For decades, the Centers for Disease Control and Prevention (CDC) and other health agencies have advised us to consume less sodium. Too much salt in our bodies causes high blood pressure and puts us at risk for heart disease, kidney disease, and other conditions. On average, Americans eat 3,400 mg of salt each day. The CDC wants us to be at less than 2,300 mg of sodium per day. And no more than 1,500 mg of sodium per day if you are any of the following: 51 years of age or older; African American; have high blood pressure; diabetes; or chronic kidney disease. That’s close to 50 percent of us advised to cut our sodium intake by half or more. Despite years of recommendations to reduce salt in our diet, the typical average consumption of 3,400 mg has not budged.
Into this atmosphere comes a report from the Institute of Medicine (IOM).
The CDC asked the IOM, a non-profit organization that is part of the National Academies, to review the latest research on dietary sodium intake and health outcomes. The study came to some surprising conclusions. Surprising because the IOM’s meta-study of research published during the past eight years failed to find evidence to support the CDC’s salt consumption guidelines. The report does suggest that sodium intakes over 5,000 mg per day are harmful but—unlike the CDC’s recommendation for all of us to lower sodium levels—the IOM report does not find evidence for a targeted amount of sodium intake. It also found that the evidence on direct health outcomes does not support at-risk populations (diabetics, African Americans, those over age 51) lowering their sodium intakes to 1,500 mg per day. In addition, the analysis found that, for certain people, like those who have experienced heart failure, ultra-low sodium diets (under 1,500 mg per day) could even be harmful.
Yes, sodium has an impact on blood pressure, the report notes, but the hypothesis that reducing sodium to lower blood pressure and impact human health does not seem to be supported by the studies the IOM analyzed.
According to an editorial in the American Journal of Hypertension, despite the fact that the CDC commissioned the IOM report, “the CDC and the New York Department of Health appear to remain committed to efforts to have all Americans consume <2,300mg/day, and for nearly 50 percent, <1,500mg/day.” The editorial notes that the CDC has indicated that the IOM report will not “deter them from vigorously pursuing efforts to reduce the sodium intake of all Americans. They give no indication that reconsideration [of sodium guidelines] is required.”
What is Salt?
That said, sodium is not what you would call a health food. Certain populations need more of it (athletes who sweat a lot out during workouts, for example), but most of us get more than we need. But what is sodium and how does it work?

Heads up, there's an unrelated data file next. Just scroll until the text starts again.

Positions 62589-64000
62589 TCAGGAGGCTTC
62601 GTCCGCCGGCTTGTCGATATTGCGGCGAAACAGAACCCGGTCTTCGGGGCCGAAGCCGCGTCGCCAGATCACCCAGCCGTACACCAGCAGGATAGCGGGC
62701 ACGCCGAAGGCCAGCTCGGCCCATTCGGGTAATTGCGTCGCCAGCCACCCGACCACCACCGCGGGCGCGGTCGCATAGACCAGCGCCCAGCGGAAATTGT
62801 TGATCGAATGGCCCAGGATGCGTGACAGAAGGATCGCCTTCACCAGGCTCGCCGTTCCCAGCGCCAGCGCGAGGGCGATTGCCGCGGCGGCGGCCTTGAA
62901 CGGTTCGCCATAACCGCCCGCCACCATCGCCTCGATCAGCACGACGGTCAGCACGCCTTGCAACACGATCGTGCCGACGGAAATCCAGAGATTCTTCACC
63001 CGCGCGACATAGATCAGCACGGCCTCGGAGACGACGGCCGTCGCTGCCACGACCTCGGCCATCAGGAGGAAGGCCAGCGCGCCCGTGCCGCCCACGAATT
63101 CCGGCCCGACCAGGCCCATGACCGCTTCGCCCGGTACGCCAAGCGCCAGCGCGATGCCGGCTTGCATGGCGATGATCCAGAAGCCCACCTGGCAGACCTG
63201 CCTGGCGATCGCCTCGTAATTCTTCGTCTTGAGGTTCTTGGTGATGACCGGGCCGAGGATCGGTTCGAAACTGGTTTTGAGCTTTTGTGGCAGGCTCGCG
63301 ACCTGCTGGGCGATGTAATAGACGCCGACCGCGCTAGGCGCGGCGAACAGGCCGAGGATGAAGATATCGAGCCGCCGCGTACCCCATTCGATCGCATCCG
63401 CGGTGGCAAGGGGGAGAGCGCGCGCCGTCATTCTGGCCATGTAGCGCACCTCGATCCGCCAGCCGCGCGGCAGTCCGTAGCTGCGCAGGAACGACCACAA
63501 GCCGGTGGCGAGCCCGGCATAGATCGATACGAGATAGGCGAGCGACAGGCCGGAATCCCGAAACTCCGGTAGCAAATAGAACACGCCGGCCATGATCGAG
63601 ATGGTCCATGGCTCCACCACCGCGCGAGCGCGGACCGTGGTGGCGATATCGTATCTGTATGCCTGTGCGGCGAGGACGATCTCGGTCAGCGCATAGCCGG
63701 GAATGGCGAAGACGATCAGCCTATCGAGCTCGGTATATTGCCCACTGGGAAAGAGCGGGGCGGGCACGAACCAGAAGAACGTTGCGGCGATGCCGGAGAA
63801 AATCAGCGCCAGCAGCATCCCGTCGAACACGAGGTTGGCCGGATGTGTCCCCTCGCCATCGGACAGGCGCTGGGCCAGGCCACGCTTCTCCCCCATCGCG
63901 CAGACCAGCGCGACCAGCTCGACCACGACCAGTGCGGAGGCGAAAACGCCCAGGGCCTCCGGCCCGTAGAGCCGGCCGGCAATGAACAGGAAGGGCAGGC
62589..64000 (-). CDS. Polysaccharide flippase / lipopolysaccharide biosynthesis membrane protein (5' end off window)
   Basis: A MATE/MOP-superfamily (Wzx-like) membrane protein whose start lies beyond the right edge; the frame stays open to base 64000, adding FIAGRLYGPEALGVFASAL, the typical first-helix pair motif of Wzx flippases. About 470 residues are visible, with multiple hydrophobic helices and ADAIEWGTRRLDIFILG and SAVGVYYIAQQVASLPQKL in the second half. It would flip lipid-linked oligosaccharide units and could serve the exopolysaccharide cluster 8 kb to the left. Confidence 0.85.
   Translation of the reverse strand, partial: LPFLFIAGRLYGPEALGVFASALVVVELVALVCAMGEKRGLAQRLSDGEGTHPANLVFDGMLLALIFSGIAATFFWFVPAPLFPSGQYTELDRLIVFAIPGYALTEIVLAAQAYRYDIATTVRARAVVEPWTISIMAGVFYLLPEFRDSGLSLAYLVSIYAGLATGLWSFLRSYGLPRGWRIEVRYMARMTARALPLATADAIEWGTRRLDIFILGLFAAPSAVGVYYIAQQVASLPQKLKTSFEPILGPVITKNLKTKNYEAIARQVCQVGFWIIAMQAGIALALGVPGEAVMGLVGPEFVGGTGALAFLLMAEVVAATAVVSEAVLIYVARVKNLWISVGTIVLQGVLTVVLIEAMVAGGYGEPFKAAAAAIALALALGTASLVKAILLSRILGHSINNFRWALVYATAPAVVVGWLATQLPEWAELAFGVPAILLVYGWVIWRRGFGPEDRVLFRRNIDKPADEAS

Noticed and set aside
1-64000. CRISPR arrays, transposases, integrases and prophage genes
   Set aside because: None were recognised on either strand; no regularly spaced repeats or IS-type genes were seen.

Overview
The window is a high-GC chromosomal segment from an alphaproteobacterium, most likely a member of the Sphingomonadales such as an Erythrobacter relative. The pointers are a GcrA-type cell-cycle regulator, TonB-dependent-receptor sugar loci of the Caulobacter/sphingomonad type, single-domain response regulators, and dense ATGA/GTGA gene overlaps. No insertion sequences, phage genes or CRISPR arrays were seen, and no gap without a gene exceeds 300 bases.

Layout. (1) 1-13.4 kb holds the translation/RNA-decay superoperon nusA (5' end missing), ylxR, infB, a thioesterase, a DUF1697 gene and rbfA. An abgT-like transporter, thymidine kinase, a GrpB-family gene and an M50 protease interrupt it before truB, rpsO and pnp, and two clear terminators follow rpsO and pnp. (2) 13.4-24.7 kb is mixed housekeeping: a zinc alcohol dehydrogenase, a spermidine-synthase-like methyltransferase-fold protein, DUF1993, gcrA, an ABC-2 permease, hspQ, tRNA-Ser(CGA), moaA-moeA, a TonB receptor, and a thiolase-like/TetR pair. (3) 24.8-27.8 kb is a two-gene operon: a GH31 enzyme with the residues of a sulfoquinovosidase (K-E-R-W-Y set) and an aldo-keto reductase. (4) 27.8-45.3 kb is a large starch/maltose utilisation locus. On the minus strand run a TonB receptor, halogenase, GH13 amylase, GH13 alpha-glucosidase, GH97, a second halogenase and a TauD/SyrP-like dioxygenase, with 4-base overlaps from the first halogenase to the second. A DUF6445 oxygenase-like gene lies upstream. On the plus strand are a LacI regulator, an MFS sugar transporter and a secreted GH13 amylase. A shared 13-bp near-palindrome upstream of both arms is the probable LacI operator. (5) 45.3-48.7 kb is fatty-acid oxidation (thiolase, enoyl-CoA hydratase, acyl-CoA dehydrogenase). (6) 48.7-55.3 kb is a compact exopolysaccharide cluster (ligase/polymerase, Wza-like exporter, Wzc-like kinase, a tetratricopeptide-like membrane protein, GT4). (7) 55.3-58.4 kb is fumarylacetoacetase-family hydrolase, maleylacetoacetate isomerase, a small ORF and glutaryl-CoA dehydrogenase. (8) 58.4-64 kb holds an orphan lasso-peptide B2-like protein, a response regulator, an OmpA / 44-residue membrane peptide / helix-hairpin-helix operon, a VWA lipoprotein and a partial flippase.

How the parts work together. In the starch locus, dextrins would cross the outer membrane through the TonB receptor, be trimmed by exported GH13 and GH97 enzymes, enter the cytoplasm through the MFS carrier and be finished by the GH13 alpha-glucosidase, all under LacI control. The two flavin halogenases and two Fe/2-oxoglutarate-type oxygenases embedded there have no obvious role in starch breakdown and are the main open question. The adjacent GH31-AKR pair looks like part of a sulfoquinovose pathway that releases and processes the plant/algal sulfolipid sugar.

Sodium is a little less than one-half of the chemical formulation (NaCl) of table salt (the other part being chloride). It is an essential part of the human body’s fluid balance. It helps muscles contract and nerves fire.
But if we get more sodium than we need, the body will start to hold onto water to maintain its sodium-to-water ratio. One of the ways people develop high blood pressure (hypertension) is that this extra water in the body increases the blood volume and increases blood pressure. According to the USDA’s “Dietary Guidelines for Americans 2010,” there is a direct relationship between salt intake and blood pressure—the more salt you eat, the higher your blood pressure. High blood pressure puts us at risk for kidney disease, stroke, and heart disease.
Most Salt is in Packaged Foods
Surprisingly, most of the salt that we eat does not come from the shaker on our dining room table. Instead, it lurks in packaged foods and restaurant meals. Consider this: a recipe for Winter Tomato Soup in Women’s Health magazine has 96 mg of sodium per serving. A serving of Campbell’s Condensed Tomato Soup has 480 mg of sodium. A 10-piece order of McDonald’s Mighty Wings has 2,900 mg of sodium. What are the top sources of sodium in the American diet? According to the CDC, breads and rolls; processed meats; and pizza. Another reason to make meals at home using fresh ingredients—more control over how much sodium in in your diet.
And speaking of fresh ingredients, eating plenty of fruits and vegetables help lower blood pressure as well. This is because fresh produce is high in potassium, which balances sodium in the body. Consumption of lots of fruits and veggies is a cornerstone of the DASH—Dietary Approaches to Stop Hypertension—diet. The DASH diet also greatly limits salt and emphasizes whole grains, fresh fruits, and veggies, and plant-based protein like nuts and legumes.
The CDC has not yet indicated whether or not it will revise its recommended sodium levels based on the IOM’s report.
In the meantime, what’s the bottom line for sodium intake? Same as it ever was:
Prepare as many meals at home as is feasible for your lifestyle
Incorporate plenty of fresh fruits and vegetables into your diet
Read labels on packaged foods and choose lower-sodium varieties when available.
If you have high blood pressure, kidney disease, or heart disease, follow the advice of your physician.
Always consult your doctor or a health care professional before making significant diet and lifestyle changes.
Miriam Wolf is a Portland-based wellness coach, writer, and editor.